Free doctor visits might hit services, says doctor

KAT DUGGAN
Last updated 05:00 13/08/2014

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A promise by Labour to provide those aged over 65 with free health care would have initial benefits for the elderly, but may end up impacting the services available to them, a Marlborough doctor says.

Blenheim GP Grant Johnston said free doctor visits and prescriptions for over 65s would increase GPs' workload, as when a similar policy was put in place for children under 6.

Labour leader David Cunliffe announced the policy as part of a major health package on Sunday.

"We will see more, just the same as we did with little children, we saw more mothers bringing their children to be comfortable there was nothing seriously wrong," Johnston said.

An increase in the workload would come at a price of $120 million, and the Government would restrict the treatments doctors could provide, he said.

"Because [the Government] pays the money, they say what sort of services they want and there's more government control because they are making the whole payment."

"[The elderly] are the hardest group to look after, it's not uncommon for an elderly person to have at least half a dozen illnesses."

With New Zealand's ageing population, it would take a "colossal amount" of money for the Government to fund the care.

"Where do they get the money to pay it? The difficulty is that when people are trying to get into power they make promises that they only have to worry about when they get in."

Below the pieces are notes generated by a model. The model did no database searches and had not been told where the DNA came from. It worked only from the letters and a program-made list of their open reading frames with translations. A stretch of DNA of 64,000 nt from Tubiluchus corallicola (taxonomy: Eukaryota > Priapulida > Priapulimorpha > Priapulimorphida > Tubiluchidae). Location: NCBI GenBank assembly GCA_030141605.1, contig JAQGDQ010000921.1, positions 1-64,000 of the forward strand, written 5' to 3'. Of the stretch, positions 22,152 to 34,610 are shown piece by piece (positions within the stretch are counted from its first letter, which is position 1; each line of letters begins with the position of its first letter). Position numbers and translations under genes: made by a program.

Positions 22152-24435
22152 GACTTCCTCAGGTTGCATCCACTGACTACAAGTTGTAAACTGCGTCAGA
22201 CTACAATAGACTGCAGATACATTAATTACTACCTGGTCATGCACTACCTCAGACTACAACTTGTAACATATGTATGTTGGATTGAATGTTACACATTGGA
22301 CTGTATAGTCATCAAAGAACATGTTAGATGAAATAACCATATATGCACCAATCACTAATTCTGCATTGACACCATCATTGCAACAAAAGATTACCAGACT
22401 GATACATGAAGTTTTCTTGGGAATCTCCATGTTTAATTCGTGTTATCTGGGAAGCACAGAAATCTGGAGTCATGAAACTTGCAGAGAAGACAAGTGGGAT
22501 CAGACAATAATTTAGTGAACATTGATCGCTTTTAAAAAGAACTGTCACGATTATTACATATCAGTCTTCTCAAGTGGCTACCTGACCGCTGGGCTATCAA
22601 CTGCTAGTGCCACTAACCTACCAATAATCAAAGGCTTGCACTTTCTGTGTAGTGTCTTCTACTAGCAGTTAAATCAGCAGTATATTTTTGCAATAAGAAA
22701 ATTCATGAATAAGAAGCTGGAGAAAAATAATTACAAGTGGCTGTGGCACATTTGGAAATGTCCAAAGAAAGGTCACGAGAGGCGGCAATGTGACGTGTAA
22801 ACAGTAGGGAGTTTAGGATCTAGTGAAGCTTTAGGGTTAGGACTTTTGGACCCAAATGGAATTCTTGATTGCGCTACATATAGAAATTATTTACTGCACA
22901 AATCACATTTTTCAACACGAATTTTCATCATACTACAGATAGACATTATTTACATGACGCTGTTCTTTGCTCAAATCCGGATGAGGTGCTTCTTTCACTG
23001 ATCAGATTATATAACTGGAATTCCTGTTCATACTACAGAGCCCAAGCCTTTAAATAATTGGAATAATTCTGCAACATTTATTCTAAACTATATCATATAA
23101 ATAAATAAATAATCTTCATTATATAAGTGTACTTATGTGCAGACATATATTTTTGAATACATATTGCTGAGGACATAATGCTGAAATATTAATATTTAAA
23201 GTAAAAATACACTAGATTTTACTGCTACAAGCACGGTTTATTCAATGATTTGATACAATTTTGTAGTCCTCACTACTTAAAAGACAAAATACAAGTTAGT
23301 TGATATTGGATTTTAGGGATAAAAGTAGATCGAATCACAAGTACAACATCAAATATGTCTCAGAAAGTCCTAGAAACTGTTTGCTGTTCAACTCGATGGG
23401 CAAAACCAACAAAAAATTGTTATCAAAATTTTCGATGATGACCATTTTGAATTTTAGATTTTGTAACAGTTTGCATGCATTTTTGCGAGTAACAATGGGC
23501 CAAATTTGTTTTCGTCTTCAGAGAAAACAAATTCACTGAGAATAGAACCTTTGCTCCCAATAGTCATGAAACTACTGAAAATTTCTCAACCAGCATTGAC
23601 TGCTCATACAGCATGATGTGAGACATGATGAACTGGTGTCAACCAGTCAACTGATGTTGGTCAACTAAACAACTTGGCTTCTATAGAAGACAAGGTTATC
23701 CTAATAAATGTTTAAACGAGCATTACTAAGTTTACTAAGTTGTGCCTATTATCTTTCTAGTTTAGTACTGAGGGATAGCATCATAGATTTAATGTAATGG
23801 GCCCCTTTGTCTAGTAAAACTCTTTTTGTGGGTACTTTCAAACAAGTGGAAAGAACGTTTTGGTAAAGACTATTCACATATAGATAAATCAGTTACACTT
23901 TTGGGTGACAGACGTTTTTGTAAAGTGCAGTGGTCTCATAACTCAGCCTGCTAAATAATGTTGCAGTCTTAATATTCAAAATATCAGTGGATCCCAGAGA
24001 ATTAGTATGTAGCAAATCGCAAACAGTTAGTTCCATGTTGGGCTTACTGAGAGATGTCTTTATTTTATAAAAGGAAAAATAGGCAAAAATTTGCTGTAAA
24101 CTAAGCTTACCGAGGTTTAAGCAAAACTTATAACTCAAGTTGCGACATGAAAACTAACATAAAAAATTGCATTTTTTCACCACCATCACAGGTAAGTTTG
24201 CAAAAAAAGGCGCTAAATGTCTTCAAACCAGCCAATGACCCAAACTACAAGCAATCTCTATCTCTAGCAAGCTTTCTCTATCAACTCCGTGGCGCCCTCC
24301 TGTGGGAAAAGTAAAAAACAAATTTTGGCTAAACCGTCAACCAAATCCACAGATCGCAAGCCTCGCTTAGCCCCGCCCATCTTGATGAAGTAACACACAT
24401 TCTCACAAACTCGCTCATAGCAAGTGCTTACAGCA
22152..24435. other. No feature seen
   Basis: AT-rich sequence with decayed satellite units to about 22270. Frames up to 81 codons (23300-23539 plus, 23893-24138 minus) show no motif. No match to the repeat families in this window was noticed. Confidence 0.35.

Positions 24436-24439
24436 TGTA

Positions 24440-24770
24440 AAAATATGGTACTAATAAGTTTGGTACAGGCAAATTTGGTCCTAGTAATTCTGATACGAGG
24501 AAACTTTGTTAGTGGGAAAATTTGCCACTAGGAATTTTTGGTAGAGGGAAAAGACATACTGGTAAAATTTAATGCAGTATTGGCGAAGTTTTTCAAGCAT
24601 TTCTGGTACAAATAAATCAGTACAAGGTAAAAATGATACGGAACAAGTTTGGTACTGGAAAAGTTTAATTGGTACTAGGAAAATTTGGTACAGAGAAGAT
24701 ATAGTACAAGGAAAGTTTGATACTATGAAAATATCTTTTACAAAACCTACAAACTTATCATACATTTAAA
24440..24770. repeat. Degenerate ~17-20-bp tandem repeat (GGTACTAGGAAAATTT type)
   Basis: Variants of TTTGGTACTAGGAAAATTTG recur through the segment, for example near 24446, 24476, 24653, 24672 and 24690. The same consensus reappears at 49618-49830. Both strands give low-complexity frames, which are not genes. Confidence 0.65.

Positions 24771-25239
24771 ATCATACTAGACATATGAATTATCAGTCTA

It would take years for the financial impacts to come to light as the population got increasingly older, but the policy would be good news for elderly right now, Johnston said.

"For a person who's on a fixed income, who needs to see a doctor quite frequently, this will be a huge advantage for them personally, of course."

Renwick GP Buzz Burrell was wary of the cost of the policy but believed there were ways to ensure people were not abusing the system.

The policy was a necessary one to ensure those who needed health care the most were receiving it.

But the only way for surgeries to remain viable was to charge patients, he said.

"[At the moment] people that need health care the most get it the least . . . and the stupid thing is the people who are being charged are the very people who can't afford to be charged."

Making doctors visits free for the over 65's would also ease the pressure on emergency departments, who saw a lot of elderly patients who could not afford to go to the doctor, Burrell said. kat.duggan@mex.co.nz

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- The Marlborough Express

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